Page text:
The Spinners

Beautiful Machines (Pupil, 2005)

In Alternative Rock, Dodo Dayao, Indie Rock, OPM on December 7, 2010 at 5:04 am

Ely Buendia—alt-pop harbinger, bring it on. The impossible burden of proof. Left in the lurch by the splinter, half the Eraserheads fanbase that counts as his demographic demands new adventures in hi-fi. Half craves perpetual nostalgia. Not that the Mongols were piffle, mind you. The nits—and they were merely that, nits—among those of us keen on bigger, braver, more were the ghosts, the trace elements, the match-dissolves of the ex-band. Half-adventurism, half-nostalgia in perpetuity. Granted, the pleasant vibe of flux bore gifts—coasting but songful is never a trade-off you would call bad. Still Pupil are one up on the beta mode—good. Riffs with more muscle density. Melodies that take their time but graft when they stick. And dismantled songforms that carve out arenas so the ongoing combat between noise and tune finish up in glorious stalemates—like when “She Talks To Trees” doubles back to its somnolent opening midway through and reboots, foregoing verse-chorus-verse in the ensuing run-through for gorgeous unsung turmoil. And if the Kevin Shields or Thom Yorke feel they aim for gets overthrown time and again by the Tool they can’t get out of their system—“Hypersober,WTF?—the newfound songwriting democracies sprout unexpected wings so the ghosts and match-dissolves and trace elements at least and at last—save for the ectoplasmic “Gamu-Gamo”—dissipate. Flux does resurface. Not as band demeanor, but as song demeanor. Weary nonchalance in the house—Kalimutan mo na, kalimutan mo na, kalimutan mo na—so the incessant exhortation of “False Alarm goes. But Suddenly my curses, flashes and fears fall behind owes it all to a girl, or a virgin, named “Mary” over a druggy, damaged lope. And the hit single threatening Mahahanap din kita before the cathartic swell that emboldens the promise. Emotionally, this record’s depleted, disillusioned. But hope’s in the bloodwork, as always. And sonically, this record’s energized, exhilarated. Bigger, braver, more. The sound of nothing left to prove, of stakes being raised. Ely Buendia—alt-pop harbinger, bringing it on.  Cranking it up.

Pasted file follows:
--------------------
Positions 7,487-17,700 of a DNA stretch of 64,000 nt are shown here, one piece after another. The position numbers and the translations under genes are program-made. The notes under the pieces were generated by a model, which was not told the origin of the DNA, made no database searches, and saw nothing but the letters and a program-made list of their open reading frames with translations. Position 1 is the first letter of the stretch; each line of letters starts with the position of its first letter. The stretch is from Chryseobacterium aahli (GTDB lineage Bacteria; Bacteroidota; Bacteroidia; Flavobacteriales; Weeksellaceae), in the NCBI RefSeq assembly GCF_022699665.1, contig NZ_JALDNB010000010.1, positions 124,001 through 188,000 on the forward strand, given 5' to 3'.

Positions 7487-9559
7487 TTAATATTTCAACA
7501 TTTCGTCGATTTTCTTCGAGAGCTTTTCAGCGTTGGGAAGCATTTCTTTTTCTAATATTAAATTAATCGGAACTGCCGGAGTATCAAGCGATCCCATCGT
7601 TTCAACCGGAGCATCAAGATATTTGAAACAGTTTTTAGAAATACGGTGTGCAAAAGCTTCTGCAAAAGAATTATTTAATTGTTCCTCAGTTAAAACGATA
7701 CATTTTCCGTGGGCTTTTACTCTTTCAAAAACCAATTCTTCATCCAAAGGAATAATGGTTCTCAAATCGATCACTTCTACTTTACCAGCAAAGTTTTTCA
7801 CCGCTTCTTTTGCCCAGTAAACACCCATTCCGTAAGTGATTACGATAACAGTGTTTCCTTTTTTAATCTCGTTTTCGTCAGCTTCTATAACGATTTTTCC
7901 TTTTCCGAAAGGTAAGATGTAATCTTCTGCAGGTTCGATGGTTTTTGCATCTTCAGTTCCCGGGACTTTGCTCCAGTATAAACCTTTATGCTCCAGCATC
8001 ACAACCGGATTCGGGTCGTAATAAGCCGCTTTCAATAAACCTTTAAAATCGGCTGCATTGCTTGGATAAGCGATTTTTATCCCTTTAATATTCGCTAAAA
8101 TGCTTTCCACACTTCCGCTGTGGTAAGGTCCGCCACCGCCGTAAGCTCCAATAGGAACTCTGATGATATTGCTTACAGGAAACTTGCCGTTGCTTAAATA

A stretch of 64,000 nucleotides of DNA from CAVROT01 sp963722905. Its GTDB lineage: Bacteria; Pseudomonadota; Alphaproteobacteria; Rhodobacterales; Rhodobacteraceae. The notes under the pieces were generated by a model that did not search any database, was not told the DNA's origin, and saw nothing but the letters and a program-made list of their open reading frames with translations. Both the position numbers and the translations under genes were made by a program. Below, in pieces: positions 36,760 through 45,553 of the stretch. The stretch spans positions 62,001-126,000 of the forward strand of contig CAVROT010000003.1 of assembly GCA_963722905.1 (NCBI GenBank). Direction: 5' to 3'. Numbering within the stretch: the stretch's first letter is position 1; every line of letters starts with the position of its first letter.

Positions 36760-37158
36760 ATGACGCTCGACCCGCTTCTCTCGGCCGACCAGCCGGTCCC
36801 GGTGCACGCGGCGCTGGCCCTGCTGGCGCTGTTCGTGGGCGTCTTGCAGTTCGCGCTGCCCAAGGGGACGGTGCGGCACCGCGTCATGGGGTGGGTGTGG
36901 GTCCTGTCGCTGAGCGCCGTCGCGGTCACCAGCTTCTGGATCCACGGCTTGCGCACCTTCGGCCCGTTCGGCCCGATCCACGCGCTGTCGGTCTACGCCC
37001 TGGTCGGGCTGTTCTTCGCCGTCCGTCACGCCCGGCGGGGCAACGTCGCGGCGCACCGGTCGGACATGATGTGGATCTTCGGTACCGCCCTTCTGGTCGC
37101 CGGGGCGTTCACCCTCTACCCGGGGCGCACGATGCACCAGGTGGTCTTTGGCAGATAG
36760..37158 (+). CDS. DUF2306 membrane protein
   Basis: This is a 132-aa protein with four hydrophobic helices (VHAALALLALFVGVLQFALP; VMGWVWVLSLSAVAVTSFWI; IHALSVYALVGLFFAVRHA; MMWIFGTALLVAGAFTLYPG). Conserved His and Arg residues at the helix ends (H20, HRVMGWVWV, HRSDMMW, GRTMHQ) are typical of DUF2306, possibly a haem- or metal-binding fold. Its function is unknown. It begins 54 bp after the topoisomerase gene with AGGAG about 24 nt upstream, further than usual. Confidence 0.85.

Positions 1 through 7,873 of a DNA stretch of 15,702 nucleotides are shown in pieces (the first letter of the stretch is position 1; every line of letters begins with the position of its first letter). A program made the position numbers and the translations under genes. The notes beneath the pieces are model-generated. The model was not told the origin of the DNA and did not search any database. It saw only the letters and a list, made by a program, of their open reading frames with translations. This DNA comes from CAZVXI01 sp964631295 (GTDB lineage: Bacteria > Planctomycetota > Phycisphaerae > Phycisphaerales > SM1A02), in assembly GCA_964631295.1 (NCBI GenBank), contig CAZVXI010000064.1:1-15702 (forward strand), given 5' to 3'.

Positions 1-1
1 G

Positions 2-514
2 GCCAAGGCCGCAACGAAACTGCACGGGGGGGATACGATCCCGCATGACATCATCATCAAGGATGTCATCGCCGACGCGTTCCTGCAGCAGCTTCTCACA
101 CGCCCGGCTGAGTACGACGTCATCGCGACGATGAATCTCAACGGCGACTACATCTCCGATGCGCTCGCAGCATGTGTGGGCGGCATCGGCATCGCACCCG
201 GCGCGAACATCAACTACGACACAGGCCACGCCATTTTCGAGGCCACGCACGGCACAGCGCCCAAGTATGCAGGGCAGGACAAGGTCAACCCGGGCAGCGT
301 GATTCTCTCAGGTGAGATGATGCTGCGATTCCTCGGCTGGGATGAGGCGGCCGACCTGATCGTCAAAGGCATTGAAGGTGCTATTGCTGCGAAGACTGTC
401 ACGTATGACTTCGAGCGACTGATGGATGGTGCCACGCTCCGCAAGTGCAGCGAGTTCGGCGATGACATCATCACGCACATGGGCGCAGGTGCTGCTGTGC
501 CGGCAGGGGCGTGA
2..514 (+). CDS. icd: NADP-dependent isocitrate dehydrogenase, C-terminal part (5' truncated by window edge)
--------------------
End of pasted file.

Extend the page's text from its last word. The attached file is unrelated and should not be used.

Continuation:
Dodo Dayao


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